When attention is absorbed by concerns over rent, food, and basic needs, thoughts of the future are forgotten. This context sheds some light on the phenomenon of borrowing with payday loans or credit cards to meet immediate needs regardless of the future cost and potential downward spiral of borrowing.
Scarcity also leads to a general preference for smaller, sooner rewards over larger, later rewards. This means individuals experiencing scarcity-related distress more prone to focusing on immediate gratification and discretionary spending while failing to calculate the long-term costs and increasing debt. A credit score might be sacrificed in exchange for buying something pleasant rather than making a credit card payment.
Problematically, we know that, even when people have the best of intentions to economise and pay off expensive credit card debt, they are overconfident in their ability to reduce future spending and increase future income. For consumers, the long-term implications are worsening financial health. For lenders, the implications are that many assumptions regarding creditworthiness may be less true during times of perceived scarcity, requiring a re-evaluation of risk in granting credit. Key risks for lenders to be aware of are that consumers may be hungrier for credit than they normally would be and may even be accumulating “Buy Now Pay Later” (BNPL) loans that will not show up in traditional credit reports.
Buy Now Pay Later - a double-edged sword for consumers and lenders alike
BNPL – a credit product which has grown during the pandemic - offers a means of making payments both in bricks and mortar shops and online, but also an easy means to finance purchases and pay them off over time.
The costs of BNPL vary, with some having no interest or fees if the balance is paid on time. Others have high fees and interest rates, particularly for those with lower credit quality who turn to BNPL because they can’t qualify for a credit card. This particular segment is large, as 24% of US respondents in a recent study had below prime credit and 27% had more debt than they could manage.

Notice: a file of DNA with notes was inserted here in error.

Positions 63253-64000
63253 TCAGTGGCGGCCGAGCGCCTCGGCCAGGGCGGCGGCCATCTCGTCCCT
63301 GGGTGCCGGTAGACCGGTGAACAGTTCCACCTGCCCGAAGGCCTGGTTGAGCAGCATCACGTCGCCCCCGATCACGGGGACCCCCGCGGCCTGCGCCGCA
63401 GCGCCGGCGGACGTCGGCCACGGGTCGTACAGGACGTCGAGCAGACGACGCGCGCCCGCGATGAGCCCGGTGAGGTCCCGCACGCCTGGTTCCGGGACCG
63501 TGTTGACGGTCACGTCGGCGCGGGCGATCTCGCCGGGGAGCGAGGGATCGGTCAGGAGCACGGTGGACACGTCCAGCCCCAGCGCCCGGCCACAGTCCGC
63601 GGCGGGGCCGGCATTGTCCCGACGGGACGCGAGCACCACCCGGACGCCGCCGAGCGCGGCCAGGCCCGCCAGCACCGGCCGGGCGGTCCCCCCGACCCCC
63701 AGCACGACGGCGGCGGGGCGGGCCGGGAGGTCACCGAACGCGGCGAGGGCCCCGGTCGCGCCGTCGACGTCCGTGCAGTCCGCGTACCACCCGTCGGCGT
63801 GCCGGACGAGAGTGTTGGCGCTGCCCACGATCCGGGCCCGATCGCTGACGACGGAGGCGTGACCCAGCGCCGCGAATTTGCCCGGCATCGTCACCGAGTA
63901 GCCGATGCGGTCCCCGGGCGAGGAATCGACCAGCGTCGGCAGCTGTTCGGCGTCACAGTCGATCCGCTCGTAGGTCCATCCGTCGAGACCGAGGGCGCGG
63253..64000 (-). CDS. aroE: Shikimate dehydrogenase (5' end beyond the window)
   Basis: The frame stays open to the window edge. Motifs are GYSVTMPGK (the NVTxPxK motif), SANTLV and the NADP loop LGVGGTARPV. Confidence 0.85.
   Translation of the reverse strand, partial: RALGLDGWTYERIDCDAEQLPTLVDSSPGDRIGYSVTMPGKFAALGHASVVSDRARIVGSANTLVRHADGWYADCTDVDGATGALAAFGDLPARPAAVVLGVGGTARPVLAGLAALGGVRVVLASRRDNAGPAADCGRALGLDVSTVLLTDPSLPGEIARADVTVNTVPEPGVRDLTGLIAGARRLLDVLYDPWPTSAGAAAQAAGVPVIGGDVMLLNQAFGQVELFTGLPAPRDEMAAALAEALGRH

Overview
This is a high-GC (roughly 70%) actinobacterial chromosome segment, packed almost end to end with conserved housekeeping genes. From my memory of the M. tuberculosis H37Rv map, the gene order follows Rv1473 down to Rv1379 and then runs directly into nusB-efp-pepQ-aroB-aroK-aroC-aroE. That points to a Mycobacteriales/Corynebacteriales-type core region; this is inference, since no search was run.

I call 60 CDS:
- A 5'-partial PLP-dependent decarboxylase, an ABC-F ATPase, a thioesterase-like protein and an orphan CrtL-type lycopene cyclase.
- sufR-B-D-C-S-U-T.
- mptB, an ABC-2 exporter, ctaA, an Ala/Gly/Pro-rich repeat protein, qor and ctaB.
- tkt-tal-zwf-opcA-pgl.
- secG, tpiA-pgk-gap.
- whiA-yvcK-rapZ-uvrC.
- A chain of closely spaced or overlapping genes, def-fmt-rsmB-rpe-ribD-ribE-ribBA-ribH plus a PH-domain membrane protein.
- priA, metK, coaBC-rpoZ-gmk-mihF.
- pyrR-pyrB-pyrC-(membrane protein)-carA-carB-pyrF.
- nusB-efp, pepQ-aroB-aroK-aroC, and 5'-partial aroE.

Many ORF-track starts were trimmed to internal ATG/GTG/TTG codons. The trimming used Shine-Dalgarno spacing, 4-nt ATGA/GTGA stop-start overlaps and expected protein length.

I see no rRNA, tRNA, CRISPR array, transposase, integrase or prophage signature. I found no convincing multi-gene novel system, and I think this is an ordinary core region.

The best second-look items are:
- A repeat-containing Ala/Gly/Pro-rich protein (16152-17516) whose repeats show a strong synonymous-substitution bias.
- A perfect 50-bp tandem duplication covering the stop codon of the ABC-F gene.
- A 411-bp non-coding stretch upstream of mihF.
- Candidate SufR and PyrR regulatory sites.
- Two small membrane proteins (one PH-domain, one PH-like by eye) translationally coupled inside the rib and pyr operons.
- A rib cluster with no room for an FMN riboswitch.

The dark side of BNPL is that the convenience and payment deferral come at a cost – especially for some segments of the population. For “bad credit” customers, the cost can be as high as 400% annualized. Worse yet, BNPL is perhaps uniquely well-placed to enable people to pursue the purely hedonistic and short-term oriented desires that go hand-in-hand with a scarcity mindset. For example, Cardify, a payments research firm, found in a recent survey that two-thirds of respondents reported spending on items they would not otherwise have purchased if BNPL was not available.
Lenders need to be aware of this lurking risk since many BNPL providers do not report their loans to credit bureaus. Furthermore, consumers need to be aware of the temptations and consider long-term costs and consequences before taking advantage of the convenience BNPL offers.
The surprising risks of personal finance apps, savings defaults, and compartmentalization
Some assistance for managing one’s debt may be available from technology in the form of personal finance apps which support a number of financial behaviors, from borrowing and managing credit ratings, to online banking, fraud prevention, saving, investing, and financial planning. Computer and mobile device apps focused on personal finance have proven popular and represent a $7.5B market globally.
These capabilities for helping people manage their personal finances are important. People’s financial well-being is critical and has been found to be a key predictor of their overall well-being, comparable in impact to the effect of job satisfaction, relationship satisfaction, and physical health combined. Unfortunately, this form of well-being is in increasing danger.